Breakfast on Pluto

Really, I should have hated it. Breakfast on Pluto treats serious subjects with utter superficiality, it's sometimes silly and sometimes mawkish, it's a jumble of styles, it's ... well, it's everything Michael Atkinson says it is in his review in the Village Voice ("unbraked blarney ... coy picaresque ... displays a longshoreman's fluency with camp culture...").

And I loved it. I haven't had such a purely enjoyable experience of watching a movie in a very long time. It might have been that I was just in the right mood for what Breakfast on Pluto had to offer. But I think there's something more to it.

The movie begins with birds (pretty obviously computer generated). Their conversation is subtitled. "Okay," I said to myself, "this is not a dramatic, sensitive exploration of transgendered life." This is not Boys Don't Cry (never mind director Neil Jordan's earlier Crying Game, a film I haven't seen in a decade, so I can't really compare it). It's not even Stage Beauty, a pretty vapid film with an excellent performance by Billy Crudup as a 16th century actor specializing in women's roles. (Actually, of the various movies about transgendered people I've seen, Breakfast on Pluto is closest to Beautiful Boxer, a movie I liked but thought needed more spirit and panache to be truly effective.)

The over-the-top style of Breakfast on Pluto, kitschy and often flat-out stupid, won me over because it allowed the story a fairy-tale feel, while at the same time Jordan grounded enough moments in some of the grittier elements of reality to create an unsettling and, I found, quite moving dynamic. Cillian Murphy plays Patrick "Kitten" Braden, who since childhood has known he is as much a she as a he. He suffers some of the standard harrassments of any sort of outsider as he grows up, but from childhood he has a puckish, mischievous, and optimistic attitude that is sometimes downright Panglossian, at other times remarkably subversive. Kitten's character doesn't progress -- she doesn't learn from her mistakes or gain insight and wisdom or anything else. This is more a story of her effect on the world than of the world's effect on her.

The story is, indeed, picaresque, and that structure is inherently episodic and even, yes, coy. But handled audaciously, it's also a lot of fun, and can accomplish more than a traditional structure would have. Halfway through the movie, I realized that I was translating the events into a separate story in my head: I was imagining a painful, naturalistic story underneath the one being presented by the film, and so the film became a kind of dreamworld that the "real" Kitten in my mind used as an escape. Now and then there would be cracks, and the two stories -- the one I was watching and the one I was imagining beneath it -- would reveal themselves to each other, most notably in a scene where Kitten is being roughed up in an interrogation room by London cops. Here, as she is being beaten, she fights desperately to hold onto the personality she has constructed. The scene that follows, where she is finally released and pleads to be locked up again for the "security" the cell provides her, is heartbreaking.

The movie is a story of a grand defense mechanism, of the self Kitten has constructed as armor against a world that is, she says, too serious -- a world that considers her a freak, an abomination, a degenerate. A world that kills her friends and steals her mother and prevents her from ever achieving love. Some critics have contended that Kitten is desexed, that, as in so many heterosexist films and books, the queer is acceptable so long as she or he isn't sexualized, but I don't see that as being quite the case here. Kitten's persona distances her from the world of sex, but so does the world itself, because she isn't able to find a path toward a real relationship. She has plenty of friends, plenty of people who adore and, yes, love her, but no lover she can hold onto, because she cannot fit comfortably into a neat category, and she lives in a world that requires, legislates, and enforces its categories so vehemently as to make anything outside those categories invisible and even unimaginable.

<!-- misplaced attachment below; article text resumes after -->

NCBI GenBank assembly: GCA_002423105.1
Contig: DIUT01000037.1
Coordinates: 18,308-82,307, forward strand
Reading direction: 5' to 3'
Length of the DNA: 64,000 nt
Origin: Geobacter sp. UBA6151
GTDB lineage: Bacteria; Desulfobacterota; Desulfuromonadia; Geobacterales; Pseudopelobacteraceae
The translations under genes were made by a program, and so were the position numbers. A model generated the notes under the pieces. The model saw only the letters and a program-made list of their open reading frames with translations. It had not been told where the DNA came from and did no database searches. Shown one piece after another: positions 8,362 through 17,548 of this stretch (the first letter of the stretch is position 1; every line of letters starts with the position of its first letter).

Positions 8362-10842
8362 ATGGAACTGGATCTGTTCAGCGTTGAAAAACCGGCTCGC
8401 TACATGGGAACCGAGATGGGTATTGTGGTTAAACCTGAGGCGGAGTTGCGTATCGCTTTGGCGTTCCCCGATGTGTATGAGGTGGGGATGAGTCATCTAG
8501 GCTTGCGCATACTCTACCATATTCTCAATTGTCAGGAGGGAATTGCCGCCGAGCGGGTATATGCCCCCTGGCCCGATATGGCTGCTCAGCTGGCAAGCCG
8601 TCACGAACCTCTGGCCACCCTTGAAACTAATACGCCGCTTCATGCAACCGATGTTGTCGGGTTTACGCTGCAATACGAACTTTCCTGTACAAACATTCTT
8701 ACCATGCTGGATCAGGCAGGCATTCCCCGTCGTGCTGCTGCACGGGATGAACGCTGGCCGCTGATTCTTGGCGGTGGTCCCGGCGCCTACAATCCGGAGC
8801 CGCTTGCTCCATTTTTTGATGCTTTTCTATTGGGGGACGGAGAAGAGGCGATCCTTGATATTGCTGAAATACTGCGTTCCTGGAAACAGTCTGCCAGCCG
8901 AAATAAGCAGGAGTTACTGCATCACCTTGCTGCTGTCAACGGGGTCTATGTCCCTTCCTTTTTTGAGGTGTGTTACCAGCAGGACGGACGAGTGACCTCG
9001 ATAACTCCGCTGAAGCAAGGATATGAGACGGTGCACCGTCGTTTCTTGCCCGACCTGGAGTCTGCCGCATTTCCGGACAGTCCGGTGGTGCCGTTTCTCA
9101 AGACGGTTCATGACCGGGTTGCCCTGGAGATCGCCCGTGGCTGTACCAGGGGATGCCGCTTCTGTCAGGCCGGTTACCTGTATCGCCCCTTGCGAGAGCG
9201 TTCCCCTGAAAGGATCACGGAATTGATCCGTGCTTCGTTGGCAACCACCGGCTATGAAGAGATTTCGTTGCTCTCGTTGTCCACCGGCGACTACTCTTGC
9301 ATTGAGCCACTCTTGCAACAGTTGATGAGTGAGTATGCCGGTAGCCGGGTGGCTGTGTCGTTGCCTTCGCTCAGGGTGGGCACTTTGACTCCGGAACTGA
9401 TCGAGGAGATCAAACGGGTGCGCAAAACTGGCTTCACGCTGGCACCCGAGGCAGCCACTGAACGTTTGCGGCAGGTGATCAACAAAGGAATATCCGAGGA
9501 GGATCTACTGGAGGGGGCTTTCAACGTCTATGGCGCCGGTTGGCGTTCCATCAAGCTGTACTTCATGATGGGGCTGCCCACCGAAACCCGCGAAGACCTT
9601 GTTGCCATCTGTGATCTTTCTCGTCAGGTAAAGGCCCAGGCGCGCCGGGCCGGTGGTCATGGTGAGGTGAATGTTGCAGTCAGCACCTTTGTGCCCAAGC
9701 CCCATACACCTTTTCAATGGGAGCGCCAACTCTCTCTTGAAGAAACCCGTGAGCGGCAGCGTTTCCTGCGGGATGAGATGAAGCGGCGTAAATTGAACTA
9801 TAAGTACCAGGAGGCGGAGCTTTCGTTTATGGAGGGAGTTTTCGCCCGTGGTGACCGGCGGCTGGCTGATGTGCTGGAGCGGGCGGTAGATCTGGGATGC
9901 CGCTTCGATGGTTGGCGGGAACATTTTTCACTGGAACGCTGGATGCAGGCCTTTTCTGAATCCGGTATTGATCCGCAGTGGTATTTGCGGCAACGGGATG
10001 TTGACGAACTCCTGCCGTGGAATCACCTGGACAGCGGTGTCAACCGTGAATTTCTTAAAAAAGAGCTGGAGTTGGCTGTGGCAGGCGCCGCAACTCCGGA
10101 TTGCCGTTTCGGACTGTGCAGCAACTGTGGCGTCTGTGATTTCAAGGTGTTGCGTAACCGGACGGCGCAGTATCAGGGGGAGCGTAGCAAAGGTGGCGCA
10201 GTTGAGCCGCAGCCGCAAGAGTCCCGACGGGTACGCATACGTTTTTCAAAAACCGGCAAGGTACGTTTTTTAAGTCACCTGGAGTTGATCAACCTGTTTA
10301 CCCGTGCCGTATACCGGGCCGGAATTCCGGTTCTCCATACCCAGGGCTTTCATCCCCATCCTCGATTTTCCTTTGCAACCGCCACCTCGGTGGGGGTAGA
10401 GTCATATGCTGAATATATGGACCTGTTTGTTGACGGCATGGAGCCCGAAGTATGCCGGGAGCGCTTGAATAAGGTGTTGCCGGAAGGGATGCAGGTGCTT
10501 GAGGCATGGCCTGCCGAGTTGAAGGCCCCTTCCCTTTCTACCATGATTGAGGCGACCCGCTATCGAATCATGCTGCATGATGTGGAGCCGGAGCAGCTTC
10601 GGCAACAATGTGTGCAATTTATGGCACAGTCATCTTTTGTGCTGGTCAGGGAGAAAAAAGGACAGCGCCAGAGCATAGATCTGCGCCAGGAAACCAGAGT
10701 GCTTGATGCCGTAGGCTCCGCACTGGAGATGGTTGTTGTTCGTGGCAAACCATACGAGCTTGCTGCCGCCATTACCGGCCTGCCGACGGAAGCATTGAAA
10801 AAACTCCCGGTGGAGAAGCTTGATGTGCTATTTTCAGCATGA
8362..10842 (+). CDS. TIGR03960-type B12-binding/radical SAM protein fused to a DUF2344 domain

The ending of Breakfast on Pluto is uplifting and fun and joyful, but it is willfully so -- if we stop and think about what life Kitten will lead after the credits cease to roll, it does not seem like a particularly fulfilling one, because though she has found some acceptance and joy, she doesn't seem to have many avenues for emotional fulfillment -- despite her experiences in London, she seems to have resigned herself to living as if she is the only person like herself in the world.

Or maybe I'm just imposing a depressing reading on the happy ending, because I find unambiguously happy endings so unconvincing. But I can envision another happy ending -- perhaps Kitten and Charlie will decide not only to raise Charlie's baby together, but to become lovers and live out the rest of their days together. (Actually, since Kitten never had sex reassignment surgery, she and Charlie could be married, because going purely on the basis of genitalia, they are man and woman.)

Meanwhile, I'm just going to start using one of my favorite lines from the movie on random people: "If I wasn't a transvestite terrorist, would you marry me?"

Update 4/20/06: A commenter points to Roz Kaveney's interesting LJ posts about the film and the book, with some mention of TransAmerica as well. Here's the first, and here, after having read the book, is the second. Pretty different interpretation and experience from mine (as would be expected), but fascinating and much more insightful than anything I could offer.

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